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In Othello Act II, Iago uses verbal irony to reveal his misogynistic attitude toward women:
Come on, come on; you are pictures out of doors,
Bells in your parlors, wild-cats in your kitchens,
Saints m your injuries, devils being offended,
Players in your housewifery, and housewives' in your beds.
It is clear that Iago relishes his male reputation, as it affords him the voice to make such damning statements about women in front of women. They cannot retaliate, only laugh it off.
The Elizabethan culture was overtly sexist, full of double standards. Men could talk; women were to remain quiet. Men were educated; women were not. Men could have affairs; women were to remain virgins. So, Iago is saying that women are deceivers: they only toy with men, pretending to be domestic housewives ("rise to play"), but really all they want it sex ("go to bed to work").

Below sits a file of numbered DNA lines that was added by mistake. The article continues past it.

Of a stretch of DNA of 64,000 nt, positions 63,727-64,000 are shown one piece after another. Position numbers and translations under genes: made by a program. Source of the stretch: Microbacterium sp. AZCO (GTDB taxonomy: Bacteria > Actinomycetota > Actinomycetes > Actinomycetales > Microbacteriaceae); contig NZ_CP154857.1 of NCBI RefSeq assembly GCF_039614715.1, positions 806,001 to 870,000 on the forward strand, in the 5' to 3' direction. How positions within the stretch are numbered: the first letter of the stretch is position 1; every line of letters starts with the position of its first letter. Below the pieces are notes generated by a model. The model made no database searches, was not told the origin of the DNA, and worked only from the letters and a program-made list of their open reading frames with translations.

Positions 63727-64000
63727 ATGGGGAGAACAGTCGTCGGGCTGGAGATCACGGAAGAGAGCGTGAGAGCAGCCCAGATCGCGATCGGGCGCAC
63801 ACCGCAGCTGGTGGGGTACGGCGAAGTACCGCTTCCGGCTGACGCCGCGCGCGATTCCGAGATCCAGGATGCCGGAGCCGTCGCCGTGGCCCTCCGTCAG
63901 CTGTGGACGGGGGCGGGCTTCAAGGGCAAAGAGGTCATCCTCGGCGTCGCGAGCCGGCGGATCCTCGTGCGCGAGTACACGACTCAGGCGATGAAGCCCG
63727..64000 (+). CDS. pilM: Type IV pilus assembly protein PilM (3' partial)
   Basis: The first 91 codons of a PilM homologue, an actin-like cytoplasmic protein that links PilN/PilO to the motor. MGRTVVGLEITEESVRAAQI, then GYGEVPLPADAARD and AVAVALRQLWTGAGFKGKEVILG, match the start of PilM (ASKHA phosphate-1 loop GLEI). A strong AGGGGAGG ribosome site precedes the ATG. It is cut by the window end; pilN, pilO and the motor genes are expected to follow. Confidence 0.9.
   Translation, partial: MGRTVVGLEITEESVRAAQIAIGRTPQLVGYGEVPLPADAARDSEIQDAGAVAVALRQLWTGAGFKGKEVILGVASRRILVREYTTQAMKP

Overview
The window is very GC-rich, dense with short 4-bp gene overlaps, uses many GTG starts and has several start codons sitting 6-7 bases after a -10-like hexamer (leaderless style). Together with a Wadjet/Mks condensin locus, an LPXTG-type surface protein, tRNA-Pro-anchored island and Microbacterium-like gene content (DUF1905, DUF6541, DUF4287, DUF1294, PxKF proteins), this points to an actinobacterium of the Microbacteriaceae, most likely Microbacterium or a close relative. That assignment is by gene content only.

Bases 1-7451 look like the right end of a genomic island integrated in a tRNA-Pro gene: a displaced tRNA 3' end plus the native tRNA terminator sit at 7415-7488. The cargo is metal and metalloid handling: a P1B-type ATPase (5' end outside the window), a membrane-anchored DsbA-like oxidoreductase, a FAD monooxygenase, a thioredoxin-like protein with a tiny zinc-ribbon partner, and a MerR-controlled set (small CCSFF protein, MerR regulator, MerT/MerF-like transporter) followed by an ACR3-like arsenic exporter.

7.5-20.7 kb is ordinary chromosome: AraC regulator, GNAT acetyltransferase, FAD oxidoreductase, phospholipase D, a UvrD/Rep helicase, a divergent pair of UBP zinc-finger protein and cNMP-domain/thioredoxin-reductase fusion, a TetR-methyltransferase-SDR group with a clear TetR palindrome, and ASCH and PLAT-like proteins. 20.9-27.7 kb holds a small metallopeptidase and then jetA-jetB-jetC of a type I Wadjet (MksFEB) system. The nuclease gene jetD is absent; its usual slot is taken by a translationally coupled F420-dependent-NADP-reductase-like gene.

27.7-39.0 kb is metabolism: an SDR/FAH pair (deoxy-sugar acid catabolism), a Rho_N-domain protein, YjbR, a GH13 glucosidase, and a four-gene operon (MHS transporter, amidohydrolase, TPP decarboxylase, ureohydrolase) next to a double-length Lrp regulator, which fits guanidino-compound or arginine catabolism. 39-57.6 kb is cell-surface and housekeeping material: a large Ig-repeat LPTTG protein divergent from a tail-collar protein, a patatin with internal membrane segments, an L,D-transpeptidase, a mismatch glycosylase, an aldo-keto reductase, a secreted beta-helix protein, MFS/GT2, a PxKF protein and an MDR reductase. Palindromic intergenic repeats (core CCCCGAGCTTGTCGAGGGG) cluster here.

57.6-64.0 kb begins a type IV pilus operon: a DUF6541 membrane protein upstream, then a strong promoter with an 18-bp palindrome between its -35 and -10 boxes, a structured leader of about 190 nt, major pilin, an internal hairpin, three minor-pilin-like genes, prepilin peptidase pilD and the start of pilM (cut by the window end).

In this way, Iago characterizes these otherwise pure women as common prostitutes, even in marriage. The irony, of course, is that Iago is the deceiver who will have these two women murdered in a bed by the play's end.
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